Children are the backbone of any society. When they are handcuffed and treated worse than animals, the psychological effects can be devastating. The problems that the young “criminals” endure in prisons could range from hygiene issues to sexual and physical abuse. Similarly, apart from reinforcing the delinquent behavior, Pakistani prisons are a torture cell for children as they are exposed to harassment by police officers, overcrowding, malnutrition, poor sanitation, physical, mental and sexual abuse, along with a lack of regard for their basic human needs such as medical care, education and recreation. Furthermore, the treatment of these juveniles in the prisons is not to make them realize their mistake but to punish them. There are very few opportunities for them inside the prison and outside it. This issue is of high importance because if the delinquent behavior is not reprimanded, then the crime rate would increase, and the resulting mental health problems would be severe. Therefore, this policy brief aims to critically review the problem stream, policy stream and political stream regarding juvenile justice in Pakistan. To serve this purpose, data was collected through interviews and survey questionnaires. Subsequently, various policy alternatives were proposed and evaluated using Policy Delphi rankings and certain assessment criteria such as effectiveness, economic feasibility, social feasibility, political feasibility and ease of implementation that could be effective in improving the conditions of the juveniles in prisons while making them a productive part of society.
The JJSO 2000 and Juvenile Justice Act of 2018 were found to be important steps towards children’s rights in Pakistan. Although both acts were near to perfect on paper, due to lack of implementation, the positive effects of these laws could not be seen. Further analysis highlighted significant causes responsible for the abysmal and unfit prison conditions for juvenile offenders including ignorance of JJSO 2000 since the law was not only ignored by the police officers but in 2004, the Lahore high court also repealed the law abolishing the execution of children. Lack of accountability of police officers was another cause as in many of the cases, the children were innocent and the police either based their arrest on false allegations or the police faked the date of arrest. As a result, most children were kept in jails for as long as five months before appearing in court. Immature age of juvenile offenders since minimum age for arrest is 7-12 years in case of juveniles and shared cells with adult prisoners as the capacity of the Pakistani jails is far less than the number of prisoners due to which the juveniles were kept with adult criminals, or sometimes in death cells are some more causes. Lack of funds due to which no separate juvenile facilities or institutes were created in the country despite of the juvenile justice system ordinance of 2000, poor financial condition of juvenile prisoners since the children that were mostly accused of petty thefts, running kites or using drugs usually belonged to the low-income groups so no adequate steps were taken to insure fair treatment and safeguard of their rights, lack of awareness about rights due to which these children were easy targets for the police officers are additional causes. Moreover, the study conferred significant negative consequences of the delinquent behavior faced by juvenile offenders in prisons including psychological problems, financial issues as their families had to take loans to pay heavy fines, sexual and physical violence since according to the interviews carried out by the Justice Project Pakistan (JPP), 79% of the juveniles were subjected to severe beating, 7% suspension, 36% witnessed other people being tortured, 3% solitary confinement, 2% sexual violence amounting to penetration and 16% without penetration, transformation of immature juvenile offenders into hardened criminals after surviving the severe torture and abusive environment in prisons, and social stigmatization attached to being raped or sexually abused, which in turn, might restrict victims from speaking about such violations. Besides this, the results of impact mapping presented certain policy actors that could influence the policy process as being directly or indirectly involved with the issue of juvenile justice in Pakistan including government, judiciary, police, NGOs (i.e. Justice Project Pakistan or JPP) and the media. However, if no action was taken regarding the dreadful conditions in which a significant number of Pakistan’s youth is living, the plight of these juvenile offenders would only increase resulting in more criminal activities. Therefore, the study proposed significant policy alternatives in the broader context such as reforming the police system, implementation of previous juvenile laws (i.e. JJSO 2000 and Juvenile justice Act of 2018), reintegration policy, increasing awareness, and no action policy. Since there were certain trade-offs between different alternatives, the decision was made considering the most important assessment criteria i.e. economic feasibility, political feasibility and ease of implementation. According to the ranking of the criterion using the Delphi results, no action policy and increasing awareness were found as the most feasible solutions. This was only because our society valued economically feasible solutions over sustainable ones. However, ideally, the most viable solution that could bring about a positive and long-lasting change would be the reintegration policy. Although it could be a costly option, it would fulfill the principle goal of introducing an effective policy which would be better than a low-cost policy.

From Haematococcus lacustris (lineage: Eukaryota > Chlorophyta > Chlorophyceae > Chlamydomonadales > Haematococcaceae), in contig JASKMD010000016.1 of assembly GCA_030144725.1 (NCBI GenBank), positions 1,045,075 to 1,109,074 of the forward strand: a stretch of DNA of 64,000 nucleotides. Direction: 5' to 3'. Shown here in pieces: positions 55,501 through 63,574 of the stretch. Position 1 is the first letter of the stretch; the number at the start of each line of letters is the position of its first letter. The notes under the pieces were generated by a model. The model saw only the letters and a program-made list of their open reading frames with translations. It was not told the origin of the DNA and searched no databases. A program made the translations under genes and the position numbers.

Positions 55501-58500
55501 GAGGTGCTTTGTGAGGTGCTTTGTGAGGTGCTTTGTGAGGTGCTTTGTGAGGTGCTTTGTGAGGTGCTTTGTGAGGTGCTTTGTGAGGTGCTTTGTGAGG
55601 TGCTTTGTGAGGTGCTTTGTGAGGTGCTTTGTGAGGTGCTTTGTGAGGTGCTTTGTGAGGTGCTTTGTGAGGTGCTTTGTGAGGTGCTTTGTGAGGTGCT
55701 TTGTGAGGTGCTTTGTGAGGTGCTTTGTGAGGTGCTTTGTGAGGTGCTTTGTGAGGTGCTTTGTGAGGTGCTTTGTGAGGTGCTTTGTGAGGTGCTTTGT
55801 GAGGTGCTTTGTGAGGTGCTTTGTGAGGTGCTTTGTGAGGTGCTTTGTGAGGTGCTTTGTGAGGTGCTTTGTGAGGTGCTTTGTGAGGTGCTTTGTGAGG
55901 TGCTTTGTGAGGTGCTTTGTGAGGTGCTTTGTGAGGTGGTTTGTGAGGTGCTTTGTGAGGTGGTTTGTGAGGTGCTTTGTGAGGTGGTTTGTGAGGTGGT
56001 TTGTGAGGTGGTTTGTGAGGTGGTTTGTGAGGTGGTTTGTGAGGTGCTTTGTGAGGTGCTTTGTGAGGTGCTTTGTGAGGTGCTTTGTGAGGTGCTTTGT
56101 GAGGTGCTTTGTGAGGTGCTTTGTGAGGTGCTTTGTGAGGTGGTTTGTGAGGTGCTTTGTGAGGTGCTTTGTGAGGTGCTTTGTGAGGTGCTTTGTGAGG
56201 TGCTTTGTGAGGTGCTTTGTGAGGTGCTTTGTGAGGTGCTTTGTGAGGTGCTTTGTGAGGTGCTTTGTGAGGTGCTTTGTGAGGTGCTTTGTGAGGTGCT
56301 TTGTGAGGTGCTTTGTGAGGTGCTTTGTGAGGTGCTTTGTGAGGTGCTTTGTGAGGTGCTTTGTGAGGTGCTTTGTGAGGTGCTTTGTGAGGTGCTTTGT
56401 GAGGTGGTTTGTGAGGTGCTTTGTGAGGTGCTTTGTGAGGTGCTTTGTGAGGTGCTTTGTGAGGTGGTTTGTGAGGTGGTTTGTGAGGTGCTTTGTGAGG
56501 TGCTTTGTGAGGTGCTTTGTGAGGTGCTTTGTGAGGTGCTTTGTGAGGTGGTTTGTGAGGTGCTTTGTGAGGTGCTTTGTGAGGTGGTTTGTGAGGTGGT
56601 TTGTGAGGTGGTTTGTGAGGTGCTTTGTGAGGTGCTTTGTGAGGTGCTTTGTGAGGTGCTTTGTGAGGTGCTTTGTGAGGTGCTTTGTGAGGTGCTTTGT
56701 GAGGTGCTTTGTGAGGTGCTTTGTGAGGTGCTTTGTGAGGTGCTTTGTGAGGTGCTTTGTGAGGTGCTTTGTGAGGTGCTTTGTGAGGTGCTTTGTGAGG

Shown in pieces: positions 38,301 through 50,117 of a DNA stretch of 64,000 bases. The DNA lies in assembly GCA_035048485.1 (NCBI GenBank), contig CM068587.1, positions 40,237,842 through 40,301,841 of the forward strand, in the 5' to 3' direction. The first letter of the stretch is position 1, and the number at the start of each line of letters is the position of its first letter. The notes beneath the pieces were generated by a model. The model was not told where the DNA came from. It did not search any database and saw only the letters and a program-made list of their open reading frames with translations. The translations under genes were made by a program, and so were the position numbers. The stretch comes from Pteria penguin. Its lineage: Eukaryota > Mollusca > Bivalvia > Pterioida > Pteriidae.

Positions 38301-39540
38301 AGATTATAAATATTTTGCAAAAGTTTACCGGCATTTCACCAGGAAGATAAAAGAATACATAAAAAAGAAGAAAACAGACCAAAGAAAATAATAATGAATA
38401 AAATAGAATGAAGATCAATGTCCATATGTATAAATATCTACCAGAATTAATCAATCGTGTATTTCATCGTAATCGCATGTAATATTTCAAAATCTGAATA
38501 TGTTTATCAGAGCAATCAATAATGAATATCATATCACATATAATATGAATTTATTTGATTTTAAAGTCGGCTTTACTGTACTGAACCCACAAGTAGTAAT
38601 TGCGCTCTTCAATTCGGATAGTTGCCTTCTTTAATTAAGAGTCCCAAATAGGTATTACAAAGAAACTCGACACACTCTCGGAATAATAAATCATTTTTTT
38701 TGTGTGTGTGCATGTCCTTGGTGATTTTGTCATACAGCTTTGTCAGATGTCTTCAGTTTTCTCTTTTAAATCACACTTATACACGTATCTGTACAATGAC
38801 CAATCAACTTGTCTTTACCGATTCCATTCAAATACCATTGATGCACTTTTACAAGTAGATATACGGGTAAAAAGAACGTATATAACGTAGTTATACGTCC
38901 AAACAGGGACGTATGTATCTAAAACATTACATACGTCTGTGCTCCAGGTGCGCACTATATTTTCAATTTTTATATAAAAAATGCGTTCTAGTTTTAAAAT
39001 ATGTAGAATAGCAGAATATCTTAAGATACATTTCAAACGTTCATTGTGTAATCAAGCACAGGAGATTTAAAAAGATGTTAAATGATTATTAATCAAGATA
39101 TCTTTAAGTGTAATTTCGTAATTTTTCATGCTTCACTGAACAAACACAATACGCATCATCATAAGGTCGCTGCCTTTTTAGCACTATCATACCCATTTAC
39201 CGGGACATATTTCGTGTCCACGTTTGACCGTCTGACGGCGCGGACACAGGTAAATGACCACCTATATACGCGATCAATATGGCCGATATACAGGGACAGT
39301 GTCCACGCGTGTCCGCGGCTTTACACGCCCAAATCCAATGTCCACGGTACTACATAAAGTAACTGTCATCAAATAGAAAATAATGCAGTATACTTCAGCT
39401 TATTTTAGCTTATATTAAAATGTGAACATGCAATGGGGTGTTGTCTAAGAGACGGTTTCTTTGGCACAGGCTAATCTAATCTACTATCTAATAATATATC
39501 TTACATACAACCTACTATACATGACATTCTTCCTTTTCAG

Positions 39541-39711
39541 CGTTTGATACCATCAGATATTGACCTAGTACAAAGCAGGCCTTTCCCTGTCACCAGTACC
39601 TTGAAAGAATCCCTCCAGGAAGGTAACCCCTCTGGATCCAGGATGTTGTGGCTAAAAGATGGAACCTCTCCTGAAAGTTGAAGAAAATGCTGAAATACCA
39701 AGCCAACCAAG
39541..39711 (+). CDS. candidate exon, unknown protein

Spreading awareness is a short-term solution to the problem and can be considered as the first step to a series of measures that should be taken to prevent the problems faced by juvenile criminals. Awareness can be spread through collaboration of NGOs and the “all-powerful” media. Since this problem needs to be addressed to the masses, there would be two types of information. For the educated and upper classes, the information would focus on the atrocities faced by the juveniles in these prisons, enough to invoke their sense of activism. The second kind would be for the poor class who is mainly affected by this problem. This information could focus on the rights and laws that are in place for their child’s safety. The second step would be to introduce the most feasible policy after a clear assessment of risks, costs and benefits. The long-term policy which would be most effective in improving the conditions is the reintegration policy. Before the introduction of this policy, it is necessary that the population is made comfortable with the idea of these juveniles to be a part of society again. It is important that in the time during which awareness is being spread, enough funds are allocated and a committee is formed. Since this policy requires NGOs to help teach the juveniles vocational trades, the government would have to encourage more NGOs to work for this cause by providing better incentives. Since a clause of this policy would be that only extreme offenders would be locked up and the rest would have to attend reformatory schools with a probation officer, the committee should introduce a system of volunteers because the number of probation officers in Pakistan is low. After successfully completing the probation period, the volunteers could be given monetary compensation as well as honorary certificates. The ones who perform well could be offered permanent jobs. Moreover, there is a need to reform the police system for which the government should involve a special committee of people from all the provinces to address the problem of provincial disparity. The primary job of this committee would be to introduce a system of accountability in the police officers. Similarly, the trainings for the officers dealing with juveniles would be different as they must be taught how to act in a more humane way especially with juvenile offenders. This system of accountability should also include digitized reports and incentivization to ensure transparency. In addition to that, the current conditions of the prisons can be improved by proper implementation of previous juvenile laws (i.e. JJSO 2000 and Juvenile Justice Act of 2018). Since the new act like JJSO 2000 covers most of the problems that the young offenders face at the time of arrest and after it, the complete implementation of these laws can be the most feasible option. An effective way to implement these laws is that the government makes committees for all the provinces which would include members from the police, NGOs and others who would work in collaboration to ensure the smooth working of these laws. Other than that, there should be a system of remuneration to incentivize the relevant people by providing additional resources etc. Furthermore, there is a need for an efficient monitoring and evaluation to ensure that the goals are achieved in a set amount of time. In this case, the indicators of progress could be the number of trainings being held for the probation officers and others, number of activities being conducted for the juveniles, attendance of juveniles in reformatory schools, number of juveniles who used the skills taught to make a living for themselves, and number of juveniles who were brought back into the system and after how much time. However, the second step could involve data collection for these indicators. The data can be collected using logs, referrals, focus groups and in-depth interviews. After determining how the data will be collected, the next step could be to set a time frame for this data collection (i.e. data could be collected after six months and/or annually), but all of this should be digitized. Moreover, it is necessary to appoint officers who would be responsible for the data collection against each indicator. This team could be a mix of researchers, NGO staff, police staff and/or program staff. Subsequently, it would be necessary to calculate what percentage of the target has been achieved and/or to check the discrepancies, if any arise. Similarly, all the key stakeholders would be responsible to review the data and propose ways to further improve performance and efficiency.